Mar 27, 2023By: Srishti Magan
India brought home two Oscars this year for Best Documentary (Short) and Best Original Song. Among the winners is director Kartiki Gonsalves, who won Best Documentary (Short) for her debut film, The Elephant Whisperers.
Gonsalves is part of a small but elite list of Indian directors who achieved international acclaim at their very first try. Here’s a look at some of these directors:
Shaunak Sen’s debut documentary All That Breathes focuses on two Muslim siblings who look after injured birds like kites, who hospitals turn away. Currently streaming on Disney Hostar, it bagged the Best Documentary at both Cannes and Sundance film festivals but lost the Oscar to Navalny.
Chaitanya Tamhane’s directorial debut Court was India’s official entry to the Oscars. The National Award-winning film offered a piercing look at India’s legal system. It won Best Film at the Buenos Aires International Festival of Independent Cinema and Best Asian Feature at the Singapore International Film Festival.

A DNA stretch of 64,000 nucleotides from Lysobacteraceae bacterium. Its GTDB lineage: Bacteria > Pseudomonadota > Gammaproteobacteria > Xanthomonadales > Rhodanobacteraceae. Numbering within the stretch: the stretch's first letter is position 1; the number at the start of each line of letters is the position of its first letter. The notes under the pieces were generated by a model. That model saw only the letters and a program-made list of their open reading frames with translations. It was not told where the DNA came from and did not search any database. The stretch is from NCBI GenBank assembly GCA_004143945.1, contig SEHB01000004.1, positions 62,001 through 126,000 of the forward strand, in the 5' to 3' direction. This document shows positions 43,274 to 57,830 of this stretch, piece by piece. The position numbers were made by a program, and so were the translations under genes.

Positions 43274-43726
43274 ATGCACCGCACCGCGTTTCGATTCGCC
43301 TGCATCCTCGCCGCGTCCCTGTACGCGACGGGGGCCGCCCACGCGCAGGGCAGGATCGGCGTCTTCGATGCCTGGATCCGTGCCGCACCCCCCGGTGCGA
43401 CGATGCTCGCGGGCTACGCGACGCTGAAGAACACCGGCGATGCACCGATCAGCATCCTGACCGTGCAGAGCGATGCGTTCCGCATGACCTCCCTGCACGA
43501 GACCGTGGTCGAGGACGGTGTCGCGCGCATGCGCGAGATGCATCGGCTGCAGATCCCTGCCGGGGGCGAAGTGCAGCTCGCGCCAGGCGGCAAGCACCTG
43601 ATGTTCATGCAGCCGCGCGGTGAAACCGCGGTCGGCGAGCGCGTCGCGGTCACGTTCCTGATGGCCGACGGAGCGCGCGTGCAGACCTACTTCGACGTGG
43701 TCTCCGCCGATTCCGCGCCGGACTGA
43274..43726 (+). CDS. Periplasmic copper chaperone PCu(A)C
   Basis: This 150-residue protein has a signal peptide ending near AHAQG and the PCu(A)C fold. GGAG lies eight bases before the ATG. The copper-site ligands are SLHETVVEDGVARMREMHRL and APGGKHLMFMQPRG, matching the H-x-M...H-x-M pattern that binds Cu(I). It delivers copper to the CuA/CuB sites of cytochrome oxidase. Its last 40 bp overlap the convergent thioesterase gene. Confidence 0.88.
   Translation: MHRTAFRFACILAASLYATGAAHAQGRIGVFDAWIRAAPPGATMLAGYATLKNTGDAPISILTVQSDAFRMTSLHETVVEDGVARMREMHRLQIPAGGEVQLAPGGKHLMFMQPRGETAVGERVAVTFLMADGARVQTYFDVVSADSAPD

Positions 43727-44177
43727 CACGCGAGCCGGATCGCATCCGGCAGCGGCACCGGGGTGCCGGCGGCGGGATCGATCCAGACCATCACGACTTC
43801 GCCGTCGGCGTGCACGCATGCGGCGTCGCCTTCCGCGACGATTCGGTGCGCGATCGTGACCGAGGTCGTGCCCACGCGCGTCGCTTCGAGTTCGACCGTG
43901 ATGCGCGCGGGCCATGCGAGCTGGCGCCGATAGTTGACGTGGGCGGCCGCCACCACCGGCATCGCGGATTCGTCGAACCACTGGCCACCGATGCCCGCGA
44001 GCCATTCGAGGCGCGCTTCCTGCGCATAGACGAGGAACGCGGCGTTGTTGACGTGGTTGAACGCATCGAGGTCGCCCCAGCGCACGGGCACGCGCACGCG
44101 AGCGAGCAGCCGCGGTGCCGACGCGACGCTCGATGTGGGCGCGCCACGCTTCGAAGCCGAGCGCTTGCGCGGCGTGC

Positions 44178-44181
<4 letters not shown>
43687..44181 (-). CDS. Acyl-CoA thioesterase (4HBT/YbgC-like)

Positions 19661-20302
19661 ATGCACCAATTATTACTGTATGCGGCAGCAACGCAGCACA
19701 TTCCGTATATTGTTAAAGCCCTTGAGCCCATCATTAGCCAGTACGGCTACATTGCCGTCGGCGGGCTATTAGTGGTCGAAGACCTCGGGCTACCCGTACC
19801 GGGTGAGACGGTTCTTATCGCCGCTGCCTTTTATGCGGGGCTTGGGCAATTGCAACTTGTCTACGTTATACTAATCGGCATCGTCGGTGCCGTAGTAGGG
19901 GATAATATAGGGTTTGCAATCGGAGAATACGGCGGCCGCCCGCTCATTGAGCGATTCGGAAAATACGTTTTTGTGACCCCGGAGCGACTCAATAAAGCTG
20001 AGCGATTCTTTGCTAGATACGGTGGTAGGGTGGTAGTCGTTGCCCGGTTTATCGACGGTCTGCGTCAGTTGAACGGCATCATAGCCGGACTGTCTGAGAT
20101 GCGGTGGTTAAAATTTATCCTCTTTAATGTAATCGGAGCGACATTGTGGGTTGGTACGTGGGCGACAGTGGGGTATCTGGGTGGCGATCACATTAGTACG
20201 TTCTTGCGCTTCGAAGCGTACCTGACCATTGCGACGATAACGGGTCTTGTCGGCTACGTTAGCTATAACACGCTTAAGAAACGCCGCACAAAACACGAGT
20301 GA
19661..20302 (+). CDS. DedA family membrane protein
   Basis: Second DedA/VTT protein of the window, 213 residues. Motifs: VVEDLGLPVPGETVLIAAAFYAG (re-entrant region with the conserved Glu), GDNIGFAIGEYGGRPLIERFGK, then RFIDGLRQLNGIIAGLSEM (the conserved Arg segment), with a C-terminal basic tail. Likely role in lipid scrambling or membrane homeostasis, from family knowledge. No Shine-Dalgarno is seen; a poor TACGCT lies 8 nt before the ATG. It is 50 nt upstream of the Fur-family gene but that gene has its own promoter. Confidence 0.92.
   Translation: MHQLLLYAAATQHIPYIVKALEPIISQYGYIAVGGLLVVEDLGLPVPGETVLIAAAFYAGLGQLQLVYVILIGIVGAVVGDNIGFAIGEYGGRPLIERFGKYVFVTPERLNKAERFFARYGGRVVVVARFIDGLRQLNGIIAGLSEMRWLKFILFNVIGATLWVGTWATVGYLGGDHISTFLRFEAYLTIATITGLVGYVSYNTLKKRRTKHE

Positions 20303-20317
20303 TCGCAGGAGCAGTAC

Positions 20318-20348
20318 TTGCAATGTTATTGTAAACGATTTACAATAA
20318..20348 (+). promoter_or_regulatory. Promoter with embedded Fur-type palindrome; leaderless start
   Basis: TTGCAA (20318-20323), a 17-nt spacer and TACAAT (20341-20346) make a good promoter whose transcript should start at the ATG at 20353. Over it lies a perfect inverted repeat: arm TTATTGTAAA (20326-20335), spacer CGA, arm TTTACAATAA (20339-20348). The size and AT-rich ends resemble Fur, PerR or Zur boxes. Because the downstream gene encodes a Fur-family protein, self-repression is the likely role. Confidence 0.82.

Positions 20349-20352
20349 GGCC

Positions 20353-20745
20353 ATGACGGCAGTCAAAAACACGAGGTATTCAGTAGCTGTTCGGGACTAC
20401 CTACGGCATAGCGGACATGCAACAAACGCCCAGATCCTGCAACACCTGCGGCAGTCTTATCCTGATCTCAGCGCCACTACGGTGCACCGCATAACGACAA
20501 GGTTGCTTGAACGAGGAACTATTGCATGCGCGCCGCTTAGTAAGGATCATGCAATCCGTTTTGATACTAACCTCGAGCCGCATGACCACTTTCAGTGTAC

Neeraj Ghaywan’s haunting look at grief, loss and India’s caste divide, Masaan, bagged two awards—FIPRESCI, International Jury of Film Critics prize and Promising Future prize—at the Cannes Film Festival.
After directing multiple short films, Ritesh Batra made his feature-length debut with The Lunchbox. A romantic drama, The Lunchbox was a box office success that also won the Grand Rail d'Or aka Critics Week Viewers Choice Award at the Cannes Film Festival. It was also nominated for a BAFTA.
Kanu Behl’s directorial debut Titli, a neo-noir crime drama, premiered at the Cannes film festival. It also appeared at several international film festivals, winning eight international awards, including Best Film at the Seattle South Asian Film Festival and Best Foreign First Film (Critics Award) at the French Syndicate of Cinema Critics, among others.
Kukunoor has several internationally acclaimed movies under his name, but he struck gold with his debut feature — Hyderabad Blues which won the Audience Award for best film at the Peachtree Village International Film Festival and the Rhode Island Film Festival.
Indian-American filmmaker Mira Nair was known for her documentaries before she debuted in feature films with Salaam Bombay! in 1988. The film was nominated for a BAFTA, Golden Globe and Oscars. The National Award winner also received the Caméra d'Or (Best Film) at the Cannes Film Festival.